10 Ways To Suck At Programming
I recently inherited a web app from a dirty, nasty, stinking contractor that claimed to be a competent enough programmer to be left alone to get things done. Unfortunately, we took him at his word. Functionally, most of the web app seemed to work at first glance. However, once the client took over the reins and actually started using it things went downhill fast. The contractor disappeared after payment (die reputation DIE!) and I was left to try and get things working properly and performing up to snuff while the client limped along with what they had been given.
I decided to document a few of the things that I found wrong along the way. These are really just things that every good programmer should already know to avoid… but obviously some people need to be reminded (or taught).
Update – 05.18.2010 – Some people thought that this article was too sarcastic. While I thought it wasn’t sarcastic at all, it does exactly what the title promises and teaches people to suck, I’m always game for being constructive. So I wrote an offset to this article – 10 Ways To NOT Suck At Programming.
#10 – Don’t store settings in a configuration file
When you’re writing a sizable application, things like database connections and SMTP server information will be used throughout the app. The best way to make sure your app is entirely immune to maintenance is to redefine those little bits of information every time you need them. So instead of putting them in the configuration file (Web.config or whatever) just leave them in your compiled code. Whoever inherits the app will thank you for sending them on a hunt through thousands of lines of code to change which SMTP server is being used. What’s even more fun is when the next programmer only finds 14 of the 15 places where you’ve used this code and a single instance somewhere deep in the app silently breaks hundreds of times without anyone knowing. Sometimes it’s helpful to build the variables in inconsistently concatenated strings. The repeated and more frequent interaction between the new developer and the disgruntled client will help strengthen their relationship. And if you don’t hook up that love connection, who will?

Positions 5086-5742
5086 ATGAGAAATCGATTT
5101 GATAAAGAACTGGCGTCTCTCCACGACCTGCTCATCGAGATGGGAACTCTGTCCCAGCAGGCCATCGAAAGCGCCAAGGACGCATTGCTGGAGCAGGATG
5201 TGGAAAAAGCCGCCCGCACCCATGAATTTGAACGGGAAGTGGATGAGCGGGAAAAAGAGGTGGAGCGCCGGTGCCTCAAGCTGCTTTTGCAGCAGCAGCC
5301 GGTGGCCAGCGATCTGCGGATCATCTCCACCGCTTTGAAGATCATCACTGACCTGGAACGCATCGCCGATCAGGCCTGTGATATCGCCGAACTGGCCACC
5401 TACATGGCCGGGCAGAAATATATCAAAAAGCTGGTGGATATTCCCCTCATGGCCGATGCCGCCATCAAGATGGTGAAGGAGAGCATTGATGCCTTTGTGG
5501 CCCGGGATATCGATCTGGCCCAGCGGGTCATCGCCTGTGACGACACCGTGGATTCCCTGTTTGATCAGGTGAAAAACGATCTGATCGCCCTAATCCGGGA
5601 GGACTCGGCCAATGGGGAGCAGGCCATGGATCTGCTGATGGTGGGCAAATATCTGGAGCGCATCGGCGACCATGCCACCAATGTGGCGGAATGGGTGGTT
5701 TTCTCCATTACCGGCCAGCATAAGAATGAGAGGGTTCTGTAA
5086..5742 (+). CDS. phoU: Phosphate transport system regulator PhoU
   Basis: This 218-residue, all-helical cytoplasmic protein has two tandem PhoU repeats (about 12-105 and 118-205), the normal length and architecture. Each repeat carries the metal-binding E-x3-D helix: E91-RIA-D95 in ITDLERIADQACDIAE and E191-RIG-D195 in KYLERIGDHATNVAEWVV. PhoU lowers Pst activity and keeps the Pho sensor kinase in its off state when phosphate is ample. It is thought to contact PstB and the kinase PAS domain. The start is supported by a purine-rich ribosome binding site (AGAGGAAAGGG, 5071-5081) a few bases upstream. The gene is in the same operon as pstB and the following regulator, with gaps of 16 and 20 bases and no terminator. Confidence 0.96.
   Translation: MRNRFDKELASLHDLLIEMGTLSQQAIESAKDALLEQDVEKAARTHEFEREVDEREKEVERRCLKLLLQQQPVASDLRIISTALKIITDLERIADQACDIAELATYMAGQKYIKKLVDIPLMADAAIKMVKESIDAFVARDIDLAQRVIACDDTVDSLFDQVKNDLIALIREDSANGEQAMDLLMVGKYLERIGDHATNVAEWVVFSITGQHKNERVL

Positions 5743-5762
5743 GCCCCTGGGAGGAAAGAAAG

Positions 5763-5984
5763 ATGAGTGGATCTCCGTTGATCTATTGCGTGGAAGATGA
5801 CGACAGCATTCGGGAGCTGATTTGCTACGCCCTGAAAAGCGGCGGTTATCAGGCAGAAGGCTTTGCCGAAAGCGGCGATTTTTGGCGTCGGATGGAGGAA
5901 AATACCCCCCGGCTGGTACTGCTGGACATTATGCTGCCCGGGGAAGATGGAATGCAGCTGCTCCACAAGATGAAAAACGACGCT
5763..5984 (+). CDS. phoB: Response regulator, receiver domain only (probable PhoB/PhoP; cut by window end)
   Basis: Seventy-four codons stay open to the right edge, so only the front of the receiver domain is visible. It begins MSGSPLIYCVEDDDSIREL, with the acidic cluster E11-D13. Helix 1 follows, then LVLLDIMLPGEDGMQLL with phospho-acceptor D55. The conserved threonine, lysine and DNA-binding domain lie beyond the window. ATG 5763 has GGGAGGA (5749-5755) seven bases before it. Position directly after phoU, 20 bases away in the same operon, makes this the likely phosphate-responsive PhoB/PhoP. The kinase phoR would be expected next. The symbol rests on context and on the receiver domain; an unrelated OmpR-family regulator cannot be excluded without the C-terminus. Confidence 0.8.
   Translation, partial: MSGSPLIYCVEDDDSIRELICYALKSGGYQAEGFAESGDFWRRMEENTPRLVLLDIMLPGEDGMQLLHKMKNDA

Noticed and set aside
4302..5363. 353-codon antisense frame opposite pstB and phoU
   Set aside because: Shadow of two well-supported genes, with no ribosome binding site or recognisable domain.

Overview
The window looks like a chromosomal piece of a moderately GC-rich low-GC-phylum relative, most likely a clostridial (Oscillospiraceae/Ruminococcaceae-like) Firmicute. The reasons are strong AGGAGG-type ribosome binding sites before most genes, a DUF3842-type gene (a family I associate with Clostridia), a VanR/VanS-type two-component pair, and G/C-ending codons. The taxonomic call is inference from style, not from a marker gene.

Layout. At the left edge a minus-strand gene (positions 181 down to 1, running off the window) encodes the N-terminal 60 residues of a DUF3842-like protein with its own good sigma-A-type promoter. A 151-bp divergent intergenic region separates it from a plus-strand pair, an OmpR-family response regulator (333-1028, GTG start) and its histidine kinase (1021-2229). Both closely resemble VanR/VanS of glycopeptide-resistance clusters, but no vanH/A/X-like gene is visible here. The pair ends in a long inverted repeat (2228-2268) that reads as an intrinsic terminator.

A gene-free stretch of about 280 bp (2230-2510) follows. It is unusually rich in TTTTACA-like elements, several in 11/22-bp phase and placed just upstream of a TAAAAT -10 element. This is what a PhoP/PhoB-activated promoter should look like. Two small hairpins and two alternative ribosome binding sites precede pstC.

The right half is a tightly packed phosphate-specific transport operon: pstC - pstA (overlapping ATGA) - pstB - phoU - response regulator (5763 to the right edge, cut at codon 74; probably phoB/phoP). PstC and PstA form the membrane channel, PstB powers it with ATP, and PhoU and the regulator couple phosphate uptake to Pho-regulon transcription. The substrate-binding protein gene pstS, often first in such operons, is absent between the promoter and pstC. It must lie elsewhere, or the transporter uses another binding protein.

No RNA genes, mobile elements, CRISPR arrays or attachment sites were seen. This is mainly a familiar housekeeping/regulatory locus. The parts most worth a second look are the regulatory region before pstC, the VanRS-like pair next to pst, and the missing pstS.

#9 – Don’t store variables in [any] memory scope
One of the great things about databases is they store your bits of information and allow you to access them whenever you need them. To make sure your app is as terrible as possible, you’ll want to be sure and access the database every time you need a bit of that information. The more common the information is that’s needed, the bigger win you’ll have by making a new database connection to get that information. Non-sensitive user information is a great use of this prinicple. Don’t worry about defining a user’s information, such as “isAdmin” to a variable and using it throughout the current request. Just query the database each time you need to know anything about the user. After all, the client paid for that database, we’d better get as much spin out of it as possible!
#8 – Use arcane plugins